• --This was one of my first tests! And I put this together on the cheap. Models, hair & make-up, accessories, returnable wardrobe from Bloomies -- everything -- FREE!
Yeah, but so what? Since when did sentimentality become a component of a sound photograph?

I asked my web designer for his input -- gave him the disclaimer that I knew it didn't really fit with the other work and he came back to say, "as far as the 80s shot ...". Right then and there I knew I was TOO CLOSE TO IT. "
The 80s shot."

Lesson Learned: Sometimes a photographer is too close to their work to be a good editor.

Thursday, October 1, 2009

Julius Shulman

Starting with art and then setting out to document it would seem like an advantage of sorts, even cheating, but then again, if you do the art justice, THAT takes talent, finesse and empathy. Julius Shulman was just that sort of photographer -- he possessed a knowingness and appreciation for the nuances of great architecture.

Julius Shulman 1910 - 2009

Monday, September 21, 2009

Cropping as an after-thought ...

Full-frame versus cropping --
to be or not to be.

To "be" is to shoot full-frame. "Not to be" would suggest that if you didn't frame your shot just right when shooting, cropping it afterward is in order to SAVE the shot, hence, you didn't really get the shot you wanted.

Well, that's the purist school of thought anyway.

If given my druthers, I'd never crop. With digital, however, I not only crop like mad, I manipulate the heck out of images. We have the luxury to SAVE images that way. We have the luxury to imprint mediocrity with something splendid. Digital is uber-forgiving and I'd even go so far as to say that if you don't like the shot and you don't like the crop or the manipulation, hey -- just blend it all together with some elements from another rejected shot and you could conceivably come up with a masterpiece.

That isn't to diminish the finished product when its rendered through digital imaging, but for those who are process aficionados, there is something to be admired about capturing the final image at the very moment you expose the film.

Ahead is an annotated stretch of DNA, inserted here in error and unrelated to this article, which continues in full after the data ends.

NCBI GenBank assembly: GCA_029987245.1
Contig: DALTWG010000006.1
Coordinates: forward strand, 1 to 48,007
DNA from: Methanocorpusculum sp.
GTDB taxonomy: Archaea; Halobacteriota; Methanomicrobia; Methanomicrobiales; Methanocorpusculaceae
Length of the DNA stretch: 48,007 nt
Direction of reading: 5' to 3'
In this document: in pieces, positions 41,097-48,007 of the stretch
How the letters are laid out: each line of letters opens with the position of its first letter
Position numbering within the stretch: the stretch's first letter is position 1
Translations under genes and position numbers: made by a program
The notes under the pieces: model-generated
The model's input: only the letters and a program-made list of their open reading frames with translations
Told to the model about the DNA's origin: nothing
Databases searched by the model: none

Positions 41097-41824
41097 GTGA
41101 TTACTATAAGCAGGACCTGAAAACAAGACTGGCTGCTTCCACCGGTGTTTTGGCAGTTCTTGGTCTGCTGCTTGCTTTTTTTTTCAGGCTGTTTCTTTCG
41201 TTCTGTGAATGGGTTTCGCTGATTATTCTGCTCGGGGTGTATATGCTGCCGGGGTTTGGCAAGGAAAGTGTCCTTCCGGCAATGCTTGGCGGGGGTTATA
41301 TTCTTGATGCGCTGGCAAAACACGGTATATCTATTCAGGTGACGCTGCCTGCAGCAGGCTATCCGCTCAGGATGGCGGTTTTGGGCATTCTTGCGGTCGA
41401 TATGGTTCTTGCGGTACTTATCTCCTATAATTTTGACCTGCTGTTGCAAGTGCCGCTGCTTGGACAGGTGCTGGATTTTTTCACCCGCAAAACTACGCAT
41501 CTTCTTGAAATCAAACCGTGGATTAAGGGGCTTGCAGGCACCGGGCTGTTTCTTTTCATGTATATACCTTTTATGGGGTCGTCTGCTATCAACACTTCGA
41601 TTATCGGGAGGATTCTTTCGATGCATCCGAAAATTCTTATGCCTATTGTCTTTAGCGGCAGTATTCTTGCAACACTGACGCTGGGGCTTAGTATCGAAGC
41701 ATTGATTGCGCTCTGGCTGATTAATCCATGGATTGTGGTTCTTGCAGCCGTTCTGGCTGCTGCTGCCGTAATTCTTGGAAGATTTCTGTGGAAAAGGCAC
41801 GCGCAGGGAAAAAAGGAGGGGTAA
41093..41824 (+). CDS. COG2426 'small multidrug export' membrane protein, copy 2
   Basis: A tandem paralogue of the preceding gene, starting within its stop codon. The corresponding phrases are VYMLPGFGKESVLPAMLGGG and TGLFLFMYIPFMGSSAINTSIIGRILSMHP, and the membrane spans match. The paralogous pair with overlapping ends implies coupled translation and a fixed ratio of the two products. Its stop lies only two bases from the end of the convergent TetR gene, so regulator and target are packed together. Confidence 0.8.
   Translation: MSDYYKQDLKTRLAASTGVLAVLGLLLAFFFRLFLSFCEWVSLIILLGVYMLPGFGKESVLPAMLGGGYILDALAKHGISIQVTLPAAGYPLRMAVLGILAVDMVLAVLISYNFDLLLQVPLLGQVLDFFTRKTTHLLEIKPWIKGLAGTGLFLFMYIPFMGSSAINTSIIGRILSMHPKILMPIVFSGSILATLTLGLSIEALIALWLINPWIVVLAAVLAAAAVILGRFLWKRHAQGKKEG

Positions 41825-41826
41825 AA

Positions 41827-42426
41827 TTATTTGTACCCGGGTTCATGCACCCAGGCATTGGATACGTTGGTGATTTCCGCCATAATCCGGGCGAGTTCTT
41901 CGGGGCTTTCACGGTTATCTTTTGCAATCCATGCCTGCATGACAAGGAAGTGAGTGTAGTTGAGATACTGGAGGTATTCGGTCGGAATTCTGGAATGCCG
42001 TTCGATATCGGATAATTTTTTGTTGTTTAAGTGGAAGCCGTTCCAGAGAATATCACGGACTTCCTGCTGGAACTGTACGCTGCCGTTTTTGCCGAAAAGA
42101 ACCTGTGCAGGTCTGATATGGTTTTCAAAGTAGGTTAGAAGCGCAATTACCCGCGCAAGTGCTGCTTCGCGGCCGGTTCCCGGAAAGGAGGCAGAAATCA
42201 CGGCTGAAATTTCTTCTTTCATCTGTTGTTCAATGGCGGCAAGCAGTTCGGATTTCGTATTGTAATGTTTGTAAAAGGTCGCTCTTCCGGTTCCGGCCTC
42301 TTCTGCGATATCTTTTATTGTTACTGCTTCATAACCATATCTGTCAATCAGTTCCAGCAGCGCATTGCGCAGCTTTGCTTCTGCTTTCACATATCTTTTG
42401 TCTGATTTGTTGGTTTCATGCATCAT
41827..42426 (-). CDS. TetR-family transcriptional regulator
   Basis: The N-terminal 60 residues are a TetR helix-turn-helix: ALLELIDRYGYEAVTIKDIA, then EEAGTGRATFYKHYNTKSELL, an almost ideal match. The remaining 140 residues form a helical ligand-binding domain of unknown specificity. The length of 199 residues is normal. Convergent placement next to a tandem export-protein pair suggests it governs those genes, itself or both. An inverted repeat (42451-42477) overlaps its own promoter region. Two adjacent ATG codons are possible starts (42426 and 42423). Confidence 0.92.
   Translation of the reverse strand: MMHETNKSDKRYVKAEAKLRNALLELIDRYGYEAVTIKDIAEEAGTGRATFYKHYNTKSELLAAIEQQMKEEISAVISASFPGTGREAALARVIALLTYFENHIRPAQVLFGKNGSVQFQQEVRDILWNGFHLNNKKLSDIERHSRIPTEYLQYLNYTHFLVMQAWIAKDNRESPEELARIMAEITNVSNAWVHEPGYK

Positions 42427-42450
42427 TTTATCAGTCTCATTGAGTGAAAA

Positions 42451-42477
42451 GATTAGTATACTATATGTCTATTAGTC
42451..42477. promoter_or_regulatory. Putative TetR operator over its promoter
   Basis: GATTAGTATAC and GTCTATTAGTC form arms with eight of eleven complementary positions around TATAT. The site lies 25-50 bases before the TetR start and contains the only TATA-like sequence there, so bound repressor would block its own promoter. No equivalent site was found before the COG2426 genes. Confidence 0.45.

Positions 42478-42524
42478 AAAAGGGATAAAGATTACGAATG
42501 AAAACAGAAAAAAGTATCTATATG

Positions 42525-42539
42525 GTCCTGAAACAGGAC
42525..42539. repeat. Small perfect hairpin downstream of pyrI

I sound highfalutin but the truth is, I really believe that shooting full frame and the deliberate nature of it is an art unto itself. It used to be touted as the respectable way of shooting when you're talking about film. But then, everything seemed more precious with film.

Shooting full-frame is a WAY OF SEEING which means a way of arranging what appears in your viewfinder.

When you compose your shot deliberately so that every corner of the frame is considered, it cannot be denied that that is a more PURE way of taking a photograph. There is no after-thought on which to rely. Sure, I can thoroughly appreciate manipulated images and the painter's mindset that accompanies post-production imagery, but I can tell you that it is exceptionally moving when a powerful image is rendered just at the moment the shutter is clicked.

Shooting full-frame is an art. Cropping is an after-thought. A good crop can produce better art but the better photographer can produce imagery with no cropping at all. : )

Tuesday, September 15, 2009

Friday, September 11, 2009


Snapshots are folk art and you can't discount folk art as an art form. Think of snapshots as today's
Daguerreotypes to one day be collectibles of the future. (Okay -- not a great analogy since Polaroids would be a better one.)

Point is, with snapshots, families tend to create traditional styles of shooting. While growing up, my family was big on dinner table shots. I'm pretty sure this had to do with my parents always being dressed up fancy and my mother having had the table done up just so. If it was Thanksgiving, a turkey would grace the table, if a birthday, a birthday cake, but other than that, it was always sans food and seriously static.

Currently, the tradition with my kids is that my oldest winks in all the shots and my youngest intentionally closes his eyes.